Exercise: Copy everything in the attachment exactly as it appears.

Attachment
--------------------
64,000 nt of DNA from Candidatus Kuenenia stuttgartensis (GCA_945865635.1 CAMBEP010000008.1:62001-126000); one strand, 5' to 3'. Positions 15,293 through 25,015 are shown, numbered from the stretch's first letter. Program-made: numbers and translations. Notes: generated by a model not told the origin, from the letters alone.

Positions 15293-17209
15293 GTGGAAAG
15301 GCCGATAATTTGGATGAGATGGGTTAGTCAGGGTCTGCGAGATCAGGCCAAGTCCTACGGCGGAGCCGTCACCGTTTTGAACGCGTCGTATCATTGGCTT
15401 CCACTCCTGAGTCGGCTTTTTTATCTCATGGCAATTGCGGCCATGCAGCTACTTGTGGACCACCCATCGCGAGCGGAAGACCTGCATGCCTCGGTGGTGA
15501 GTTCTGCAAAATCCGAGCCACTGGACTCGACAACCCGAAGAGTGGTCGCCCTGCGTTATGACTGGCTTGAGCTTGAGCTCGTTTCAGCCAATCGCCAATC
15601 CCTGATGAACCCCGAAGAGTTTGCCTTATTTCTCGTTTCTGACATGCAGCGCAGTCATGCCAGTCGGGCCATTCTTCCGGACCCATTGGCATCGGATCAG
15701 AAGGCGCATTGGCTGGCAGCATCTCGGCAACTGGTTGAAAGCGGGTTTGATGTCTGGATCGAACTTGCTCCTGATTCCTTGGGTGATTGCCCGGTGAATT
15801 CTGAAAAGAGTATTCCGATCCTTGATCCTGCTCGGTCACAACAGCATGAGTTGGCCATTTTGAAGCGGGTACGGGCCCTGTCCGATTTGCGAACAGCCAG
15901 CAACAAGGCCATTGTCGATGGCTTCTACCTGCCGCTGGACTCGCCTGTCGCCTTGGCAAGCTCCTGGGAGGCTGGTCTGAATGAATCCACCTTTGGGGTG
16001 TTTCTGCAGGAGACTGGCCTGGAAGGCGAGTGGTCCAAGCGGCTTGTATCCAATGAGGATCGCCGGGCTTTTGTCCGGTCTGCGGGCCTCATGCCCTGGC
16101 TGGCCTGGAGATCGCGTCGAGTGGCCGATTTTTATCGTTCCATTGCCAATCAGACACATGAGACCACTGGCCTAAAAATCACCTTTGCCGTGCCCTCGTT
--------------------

64,000 nt of DNA from Candidatus Kuenenia stuttgartensis (GCA_945865635.1 CAMBEP010000008.1:62001-126000); one strand, 5' to 3'. Positions 15,293 through 25,015 are shown, numbered from the stretch's first letter. Program-made: numbers and translations. Notes: generated by a model not told the origin, from the letters alone.

Positions 15293-17209
15293 GTGGAAAG
15301 GCCGATAATTTGGATGAGATGGGTTAGTCAGGGTCTGCGAGATCAGGCCAAGTCCTACGGCGGAGCCGTCACCGTTTTGAACGCGTCGTATCATTGGCTT
15401 CCACTCCTGAGTCGGCTTTTTTATCTCATGGCAATTGCGGCCATGCAGCTACTTGTGGACCACCCATCGCGAGCGGAAGACCTGCATGCCTCGGTGGTGA
15501 GTTCTGCAAAATCCGAGCCACTGGACTCGACAACCCGAAGAGTGGTCGCCCTGCGTTATGACTGGCTTGAGCTTGAGCTCGTTTCAGCCAATCGCCAATC
15601 CCTGATGAACCCCGAAGAGTTTGCCTTATTTCTCGTTTCTGACATGCAGCGCAGTCATGCCAGTCGGGCCATTCTTCCGGACCCATTGGCATCGGATCAG
15701 AAGGCGCATTGGCTGGCAGCATCTCGGCAACTGGTTGAAAGCGGGTTTGATGTCTGGATCGAACTTGCTCCTGATTCCTTGGGTGATTGCCCGGTGAATT
15801 CTGAAAAGAGTATTCCGATCCTTGATCCTGCTCGGTCACAACAGCATGAGTTGGCCATTTTGAAGCGGGTACGGGCCCTGTCCGATTTGCGAACAGCCAG
15901 CAACAAGGCCATTGTCGATGGCTTCTACCTGCCGCTGGACTCGCCTGTCGCCTTGGCAAGCTCCTGGGAGGCTGGTCTGAATGAATCCACCTTTGGGGTG
16001 TTTCTGCAGGAGACTGGCCTGGAAGGCGAGTGGTCCAAGCGGCTTGTATCCAATGAGGATCGCCGGGCTTTTGTCCGGTCTGCGGGCCTCATGCCCTGGC
16101 TGGCCTGGAGATCGCGTCGAGTGGCCGATTTTTATCGTTCCATTGCCAATCAGACACATGAGACCACTGGCCTAAAAATCACCTTTGCCGTGCCCTCGTT